Typical stress-strain curves for reinforcing steel bars used in concrete construction are
obtained from coupon tests of bars loaded monotonically in tension. For all practical
purposes steel exhibits the same stress-strain curve in compression as in tension. The
steel stress-strain relation exhibits an initial linear elastic portion, a yield plateau, a strain
hardening range in which stress again increases with strain and, finally, a range in which
the stress drops off until fracture occurs. The extent of the yield plateau is a function of
the tensile strength of steel. High-strength, high-carbon steels, generally, have a much
shorter yield plateau than relatively low-strength, low-carbon steels (Wang and Salmon,
1998).
Two different idealizations, shown in Fig. 2.8, are commonly used depending on the
desired level of accuracy (ASCE 1982). The first idealization neglects the strength
increase due to strain hardening and the reinforcing steel is modeled as a linear elastic,
perfectly plastic material, as shown in 3.8a (Mazars and Pijaudier-Cabot, 1989; Sumarac
et. al., 2003; Kratzig and Polling, 2004; Luccioni and Rougier, 2005; and Wu et. al.,
2006). This assumption underlies the design equations of the ACI code. If the strain at the
onset of strain hardening is much larger than the yield strain, this approximation yields
very satisfactory results. This is the case for low-carbon steels with low yield strength.
Figure 2.8 Idealizations of the steel stress-strain curves.
If the steel hardens soon after the onset of yielding, this approximation underestimates
the steel stress at high strains. In several instances it is necessary to evaluate the steel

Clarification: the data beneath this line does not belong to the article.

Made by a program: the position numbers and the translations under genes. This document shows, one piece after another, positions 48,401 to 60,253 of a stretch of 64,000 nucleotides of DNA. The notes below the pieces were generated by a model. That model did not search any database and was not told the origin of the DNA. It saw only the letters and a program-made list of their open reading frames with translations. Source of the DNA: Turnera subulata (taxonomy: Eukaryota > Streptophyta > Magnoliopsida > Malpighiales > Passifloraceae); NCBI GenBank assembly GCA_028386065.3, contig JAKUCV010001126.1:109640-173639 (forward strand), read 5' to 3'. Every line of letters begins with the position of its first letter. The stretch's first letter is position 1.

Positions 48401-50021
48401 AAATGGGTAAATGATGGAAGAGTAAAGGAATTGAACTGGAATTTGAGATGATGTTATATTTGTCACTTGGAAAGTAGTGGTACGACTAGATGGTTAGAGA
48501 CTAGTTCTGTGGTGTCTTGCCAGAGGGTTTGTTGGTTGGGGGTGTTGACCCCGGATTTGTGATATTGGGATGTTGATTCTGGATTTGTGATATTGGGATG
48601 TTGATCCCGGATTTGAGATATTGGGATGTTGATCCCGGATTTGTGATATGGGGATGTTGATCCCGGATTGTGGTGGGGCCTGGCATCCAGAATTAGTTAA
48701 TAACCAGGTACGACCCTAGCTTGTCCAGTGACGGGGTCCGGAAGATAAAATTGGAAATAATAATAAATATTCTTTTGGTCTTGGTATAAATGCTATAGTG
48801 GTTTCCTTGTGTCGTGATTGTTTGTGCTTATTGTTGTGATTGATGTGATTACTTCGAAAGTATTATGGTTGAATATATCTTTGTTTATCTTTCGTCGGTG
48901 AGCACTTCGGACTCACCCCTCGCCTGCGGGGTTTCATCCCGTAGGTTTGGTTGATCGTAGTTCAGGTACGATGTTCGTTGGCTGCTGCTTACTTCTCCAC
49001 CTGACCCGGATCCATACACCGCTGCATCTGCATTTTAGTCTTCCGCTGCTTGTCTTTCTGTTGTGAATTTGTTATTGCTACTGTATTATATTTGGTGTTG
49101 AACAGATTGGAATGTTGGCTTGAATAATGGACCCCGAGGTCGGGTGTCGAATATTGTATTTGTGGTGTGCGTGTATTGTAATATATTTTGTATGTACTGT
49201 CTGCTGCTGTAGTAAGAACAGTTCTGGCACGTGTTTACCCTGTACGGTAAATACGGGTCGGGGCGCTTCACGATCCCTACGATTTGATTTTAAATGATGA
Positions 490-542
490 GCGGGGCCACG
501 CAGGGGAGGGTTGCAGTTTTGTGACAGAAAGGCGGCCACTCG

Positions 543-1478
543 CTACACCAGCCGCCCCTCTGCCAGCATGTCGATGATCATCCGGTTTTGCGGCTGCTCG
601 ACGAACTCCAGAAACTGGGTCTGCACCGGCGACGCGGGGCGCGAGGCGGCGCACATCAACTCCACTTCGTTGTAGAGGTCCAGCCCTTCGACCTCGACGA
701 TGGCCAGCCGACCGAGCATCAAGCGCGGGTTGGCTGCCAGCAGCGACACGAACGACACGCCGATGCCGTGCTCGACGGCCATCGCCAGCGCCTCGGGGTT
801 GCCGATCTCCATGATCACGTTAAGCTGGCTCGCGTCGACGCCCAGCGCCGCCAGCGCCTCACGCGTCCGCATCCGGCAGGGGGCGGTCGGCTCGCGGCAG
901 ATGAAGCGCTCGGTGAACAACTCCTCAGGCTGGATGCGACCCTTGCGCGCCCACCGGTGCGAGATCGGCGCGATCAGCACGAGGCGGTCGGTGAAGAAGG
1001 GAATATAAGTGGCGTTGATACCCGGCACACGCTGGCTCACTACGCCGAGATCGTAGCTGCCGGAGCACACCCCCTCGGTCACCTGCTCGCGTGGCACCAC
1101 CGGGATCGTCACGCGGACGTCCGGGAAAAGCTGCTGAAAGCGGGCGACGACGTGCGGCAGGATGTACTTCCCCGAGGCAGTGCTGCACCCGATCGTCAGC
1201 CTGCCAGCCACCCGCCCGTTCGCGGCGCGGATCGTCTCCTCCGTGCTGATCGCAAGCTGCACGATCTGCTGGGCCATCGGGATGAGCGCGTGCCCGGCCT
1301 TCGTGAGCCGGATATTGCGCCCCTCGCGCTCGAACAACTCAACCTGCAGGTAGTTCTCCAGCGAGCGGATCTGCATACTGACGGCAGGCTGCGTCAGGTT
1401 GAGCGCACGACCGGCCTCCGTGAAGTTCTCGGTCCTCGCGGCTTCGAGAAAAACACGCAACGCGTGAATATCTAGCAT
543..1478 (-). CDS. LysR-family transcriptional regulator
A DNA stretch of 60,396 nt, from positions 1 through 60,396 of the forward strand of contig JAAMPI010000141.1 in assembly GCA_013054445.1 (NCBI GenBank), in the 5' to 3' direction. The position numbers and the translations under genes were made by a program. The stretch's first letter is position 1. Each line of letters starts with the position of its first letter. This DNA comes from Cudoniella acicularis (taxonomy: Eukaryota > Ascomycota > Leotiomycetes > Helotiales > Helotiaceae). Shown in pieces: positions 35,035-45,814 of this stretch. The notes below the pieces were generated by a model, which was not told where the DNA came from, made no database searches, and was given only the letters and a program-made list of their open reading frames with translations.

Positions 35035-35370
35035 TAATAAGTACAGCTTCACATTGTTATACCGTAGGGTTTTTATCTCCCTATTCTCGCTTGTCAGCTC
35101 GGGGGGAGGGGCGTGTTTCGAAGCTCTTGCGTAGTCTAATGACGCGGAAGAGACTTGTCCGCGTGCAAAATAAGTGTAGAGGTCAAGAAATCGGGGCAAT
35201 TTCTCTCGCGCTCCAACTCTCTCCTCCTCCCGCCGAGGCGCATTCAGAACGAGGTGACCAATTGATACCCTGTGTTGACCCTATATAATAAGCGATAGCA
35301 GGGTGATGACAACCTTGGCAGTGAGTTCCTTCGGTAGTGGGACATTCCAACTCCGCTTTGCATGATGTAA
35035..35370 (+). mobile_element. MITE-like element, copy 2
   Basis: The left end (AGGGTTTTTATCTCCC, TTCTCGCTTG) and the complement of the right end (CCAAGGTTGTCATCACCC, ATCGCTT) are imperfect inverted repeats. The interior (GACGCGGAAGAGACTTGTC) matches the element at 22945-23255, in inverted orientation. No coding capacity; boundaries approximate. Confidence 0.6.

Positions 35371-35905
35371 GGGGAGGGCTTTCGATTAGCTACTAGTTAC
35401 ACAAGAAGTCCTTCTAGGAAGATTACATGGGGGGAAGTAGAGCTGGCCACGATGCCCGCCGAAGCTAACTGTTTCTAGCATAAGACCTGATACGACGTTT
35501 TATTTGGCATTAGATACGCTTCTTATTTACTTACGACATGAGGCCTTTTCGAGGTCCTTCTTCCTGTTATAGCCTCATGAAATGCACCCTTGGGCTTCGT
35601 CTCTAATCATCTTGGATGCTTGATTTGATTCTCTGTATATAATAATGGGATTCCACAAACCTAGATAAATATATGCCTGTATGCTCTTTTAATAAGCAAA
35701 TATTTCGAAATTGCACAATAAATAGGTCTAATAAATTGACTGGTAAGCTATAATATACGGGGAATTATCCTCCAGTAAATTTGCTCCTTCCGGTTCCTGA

stress at strains higher than yield to more accurately assess the strength of members at
20
large deformations. This is, particularly, true in seismic design, where assessing the
available ductility of a member requires that the behavior be investigated under strains
many times the yield strain. In this case more accurate idealizations which account for the
strain hardening effect are required, as shown in Fig. 2.8b for the case of bilinear stress-
strain models (Salari and Spacone, 2001; Limkatanyu and Spacone, 2003). The
parameters of these models are the stress and strain at the onset of yielding, the strain at
the onset of strain hardening and the stress and strain at ultimate (Fig. 2.9). These
parameters can be derived from experimentally obtained stress-strain relations.
Figure 2.9 Linear elastic, linear strain hardening steel stress-strain relation
In this study the reinforcing steel is modeled as a linear elastic, linear strain hardening
material with yield stress
y
σ
, as shown in Fig. 2.9. The reasons for this approximation
are:
1- The computational convenience of the model.
2- The behavior of RC members is greatly affected by the yielding of reinforcing
steel when the structure is subjected to monotonic bending moments. Yielding is
accompanied by a sudden increase in the deformation of the member. In this case
the use of the elastic-perfectly plastic model in Fig. 2.8a leads to numerical
convergence problems near the ultimate member strength. It is, therefore,
advisable to take advantage of the strain-hardening behavior of steel to improve